So from now on I'll experiment with the "bare bones" board. However it can still be programmed using the normal Arduino IDE (Integrated Development Environment). In my case I am using the USBtinyISP programming gadget, which you can get from here for around $US 22.

http://www.ladyada.net/make/usbtinyisp/

To program the board I changed a line in the Arduino preferences.txt file, as follows:


upload.using=usbtinyisp


The "bare bones" board I am playing with is from "Evil Mad Science" for around $US 13 for the board, processor chip, a ZIF (zero insertion force) socket, a 6-pin programming header, and a couple of other things:

http://evilmadscience.com/productsmenu/tinykitlist/230



The "Evil Mad Scientist" board. This particular one does not have the ZIF socket.

Different sleep modes


Let's substitute the various sleep modes in this line:


  set_sleep_mode (SLEEP_MODE_PWR_DOWN);  


Sleep modes and power consumption:


  • SLEEP_MODE_IDLE: 15 mA
  • SLEEP_MODE_ADC: 6.5 mA
  • SLEEP_MODE_PWR_SAVE: 1.62 mA
  • SLEEP_MODE_EXT_STANDBY: 1.62 mA
  • SLEEP_MODE_STANDBY : 0.84 mA
  • SLEEP_MODE_PWR_DOWN : 0.36 mA


Power-save mode lets you keep Timer 2 running (providing clocked from an external source).

Stand-by mode is similar to power-down mode, except that the oscillator is kept running. This lets it wake up faster.

Note: In IDLE mode, the clocks are running. This means that (unless you disable it) the normal Timer 0 clock used to count millis() will be running, and thus you will wake up approximately every millisecond.


Brown-out disable


Another power saving can be made by disabling the brown-out detection. To detect low voltages the processor must generate a voltage source for comparison purposes. You can change the "extended fuse" (efuse) by using AVRdude, like this:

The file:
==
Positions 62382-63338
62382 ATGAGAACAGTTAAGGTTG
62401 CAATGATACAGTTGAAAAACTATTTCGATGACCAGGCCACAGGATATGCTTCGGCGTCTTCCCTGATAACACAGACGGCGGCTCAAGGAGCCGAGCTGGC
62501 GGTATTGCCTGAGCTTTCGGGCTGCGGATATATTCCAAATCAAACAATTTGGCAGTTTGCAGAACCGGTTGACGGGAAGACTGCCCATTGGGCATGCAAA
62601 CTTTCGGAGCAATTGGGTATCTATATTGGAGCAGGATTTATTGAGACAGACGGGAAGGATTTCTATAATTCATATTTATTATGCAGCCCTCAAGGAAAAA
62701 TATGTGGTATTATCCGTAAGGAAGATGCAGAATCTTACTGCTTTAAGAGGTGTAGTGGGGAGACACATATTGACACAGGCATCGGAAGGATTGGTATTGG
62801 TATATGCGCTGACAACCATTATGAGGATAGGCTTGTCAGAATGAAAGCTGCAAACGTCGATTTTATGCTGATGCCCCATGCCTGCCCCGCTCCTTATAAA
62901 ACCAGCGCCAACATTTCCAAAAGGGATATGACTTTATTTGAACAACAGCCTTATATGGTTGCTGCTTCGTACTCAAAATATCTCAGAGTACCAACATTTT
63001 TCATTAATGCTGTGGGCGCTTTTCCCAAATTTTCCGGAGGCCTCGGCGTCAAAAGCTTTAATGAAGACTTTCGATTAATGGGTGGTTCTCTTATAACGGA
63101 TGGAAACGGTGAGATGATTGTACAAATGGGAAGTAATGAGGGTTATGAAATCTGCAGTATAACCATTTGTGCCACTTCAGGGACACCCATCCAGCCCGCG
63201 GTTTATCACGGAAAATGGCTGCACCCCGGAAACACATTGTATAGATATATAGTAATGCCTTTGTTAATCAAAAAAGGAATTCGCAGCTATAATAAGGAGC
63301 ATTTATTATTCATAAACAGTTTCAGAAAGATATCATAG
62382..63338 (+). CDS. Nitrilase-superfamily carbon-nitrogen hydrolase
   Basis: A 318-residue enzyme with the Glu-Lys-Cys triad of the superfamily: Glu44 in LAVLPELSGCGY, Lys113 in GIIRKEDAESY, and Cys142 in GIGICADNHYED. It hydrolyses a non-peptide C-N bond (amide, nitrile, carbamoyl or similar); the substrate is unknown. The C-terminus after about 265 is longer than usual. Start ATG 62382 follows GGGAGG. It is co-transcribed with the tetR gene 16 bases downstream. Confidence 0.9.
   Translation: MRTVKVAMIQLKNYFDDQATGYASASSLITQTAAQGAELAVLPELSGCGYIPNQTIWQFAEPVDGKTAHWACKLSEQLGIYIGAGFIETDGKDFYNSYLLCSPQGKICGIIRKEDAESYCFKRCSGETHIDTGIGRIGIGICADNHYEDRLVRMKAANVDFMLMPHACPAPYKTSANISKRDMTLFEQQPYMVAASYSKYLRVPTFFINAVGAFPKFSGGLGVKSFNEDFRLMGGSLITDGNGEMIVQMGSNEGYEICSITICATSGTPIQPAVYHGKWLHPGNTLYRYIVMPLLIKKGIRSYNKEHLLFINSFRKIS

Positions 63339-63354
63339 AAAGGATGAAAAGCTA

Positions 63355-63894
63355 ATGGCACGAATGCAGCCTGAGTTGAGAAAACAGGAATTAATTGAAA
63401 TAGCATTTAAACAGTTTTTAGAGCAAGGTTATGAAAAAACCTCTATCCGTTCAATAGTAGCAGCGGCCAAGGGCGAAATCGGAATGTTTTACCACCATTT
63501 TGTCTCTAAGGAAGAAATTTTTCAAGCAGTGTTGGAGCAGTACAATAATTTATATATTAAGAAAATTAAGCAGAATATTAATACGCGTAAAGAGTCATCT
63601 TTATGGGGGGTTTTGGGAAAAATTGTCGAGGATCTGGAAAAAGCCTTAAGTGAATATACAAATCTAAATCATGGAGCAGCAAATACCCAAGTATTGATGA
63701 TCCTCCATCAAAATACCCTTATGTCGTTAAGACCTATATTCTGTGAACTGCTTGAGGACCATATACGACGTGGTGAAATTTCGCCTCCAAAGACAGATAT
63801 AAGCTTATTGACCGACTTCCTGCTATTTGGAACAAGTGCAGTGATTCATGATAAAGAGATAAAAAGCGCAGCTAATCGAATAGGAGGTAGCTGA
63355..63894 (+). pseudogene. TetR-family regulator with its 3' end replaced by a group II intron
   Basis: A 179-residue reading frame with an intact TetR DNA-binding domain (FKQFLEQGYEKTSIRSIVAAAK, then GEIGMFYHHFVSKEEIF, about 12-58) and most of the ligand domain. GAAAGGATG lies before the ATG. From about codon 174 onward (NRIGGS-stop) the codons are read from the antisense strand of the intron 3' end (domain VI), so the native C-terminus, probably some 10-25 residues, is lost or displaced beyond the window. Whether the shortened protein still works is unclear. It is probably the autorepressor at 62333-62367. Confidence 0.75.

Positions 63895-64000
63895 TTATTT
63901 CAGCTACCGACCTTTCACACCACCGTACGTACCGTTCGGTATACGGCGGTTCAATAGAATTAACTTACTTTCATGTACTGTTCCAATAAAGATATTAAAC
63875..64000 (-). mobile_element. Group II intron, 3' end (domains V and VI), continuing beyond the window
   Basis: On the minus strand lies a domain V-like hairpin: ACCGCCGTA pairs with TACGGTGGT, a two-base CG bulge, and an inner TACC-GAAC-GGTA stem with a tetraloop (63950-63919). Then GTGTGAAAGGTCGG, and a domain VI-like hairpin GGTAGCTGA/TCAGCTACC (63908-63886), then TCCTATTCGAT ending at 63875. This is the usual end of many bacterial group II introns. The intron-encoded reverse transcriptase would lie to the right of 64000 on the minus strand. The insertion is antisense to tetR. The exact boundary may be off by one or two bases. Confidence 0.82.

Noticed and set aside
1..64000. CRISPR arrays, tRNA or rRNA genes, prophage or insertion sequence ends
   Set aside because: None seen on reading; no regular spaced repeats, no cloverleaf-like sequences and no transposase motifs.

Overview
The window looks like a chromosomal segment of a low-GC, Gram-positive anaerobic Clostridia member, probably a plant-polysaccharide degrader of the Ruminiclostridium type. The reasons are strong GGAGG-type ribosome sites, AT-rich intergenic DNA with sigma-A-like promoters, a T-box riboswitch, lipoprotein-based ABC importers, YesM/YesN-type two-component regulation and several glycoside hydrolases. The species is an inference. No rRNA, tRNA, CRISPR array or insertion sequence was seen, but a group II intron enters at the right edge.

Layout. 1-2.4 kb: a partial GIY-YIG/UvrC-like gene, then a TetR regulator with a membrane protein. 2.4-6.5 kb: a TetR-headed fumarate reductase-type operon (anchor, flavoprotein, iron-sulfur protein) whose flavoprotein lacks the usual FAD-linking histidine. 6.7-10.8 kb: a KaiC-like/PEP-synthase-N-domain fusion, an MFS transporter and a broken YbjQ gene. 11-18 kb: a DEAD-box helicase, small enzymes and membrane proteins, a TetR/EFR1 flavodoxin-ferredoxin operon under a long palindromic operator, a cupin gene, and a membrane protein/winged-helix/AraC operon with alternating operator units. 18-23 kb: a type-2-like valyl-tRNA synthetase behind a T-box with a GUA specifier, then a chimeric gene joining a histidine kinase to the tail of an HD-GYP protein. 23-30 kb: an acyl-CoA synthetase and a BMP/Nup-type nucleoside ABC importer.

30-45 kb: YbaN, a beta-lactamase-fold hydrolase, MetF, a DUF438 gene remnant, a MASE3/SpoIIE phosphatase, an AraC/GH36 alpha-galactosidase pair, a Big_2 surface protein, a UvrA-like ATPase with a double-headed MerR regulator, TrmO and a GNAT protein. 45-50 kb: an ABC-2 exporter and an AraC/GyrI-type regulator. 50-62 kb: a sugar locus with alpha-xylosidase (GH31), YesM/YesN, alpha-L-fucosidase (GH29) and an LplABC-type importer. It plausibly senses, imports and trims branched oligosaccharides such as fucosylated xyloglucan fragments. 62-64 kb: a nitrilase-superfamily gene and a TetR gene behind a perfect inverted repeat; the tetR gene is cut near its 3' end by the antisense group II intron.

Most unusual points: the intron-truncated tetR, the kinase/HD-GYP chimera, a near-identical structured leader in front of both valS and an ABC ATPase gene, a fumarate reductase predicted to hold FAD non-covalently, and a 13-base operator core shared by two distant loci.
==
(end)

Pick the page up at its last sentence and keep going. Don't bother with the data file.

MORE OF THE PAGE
avrdude -c usbtiny -p m328p -U efuse:w:0x07:m


In SLEEP_MODE_PWR_DOWN mode, with brown-out disabled, the power went down from 360 µA to 335 µA, a saving of 25 µA.

Another way of turning off brown-out detection is to temporarily disable it like this:

Sketch C


#include <avr/sleep.h>

void setup () 
{
  set_sleep_mode (SLEEP_MODE_PWR_DOWN);  
  sleep_enable();
 
  // turn off brown-out enable in software
  MCUCR = bit (BODS) | bit (BODSE);  // turn on brown-out enable select
  MCUCR = bit (BODS);        // this must be done within 4 clock cycles of above
  sleep_cpu ();              // sleep within 3 clock cycles of above
}  // end of setup

void loop () { }


Note that this is a timed sequence. You must do sleep_cpu() directly after the bit manipulation or the brown-out disable is cancelled.

Turn off ADC (analog to digital conversion)


Next thing we can do turn off the ADC subsystem by adding this line:


  // disable ADC
  ADCSRA = 0;  


With that there the power consumption drops a large amount, down from 335 µA to 0.355 µA! (that is, 355 nA)


Configuring pins as inputs/outputs


Let's experiment with configuring the pins in various ways ...

Sketch D


#include <avr/sleep.h>

void setup () 
{

  for (byte i = 0; i <= A5; i++)
    {
    pinMode (i, OUTPUT);    // changed as per below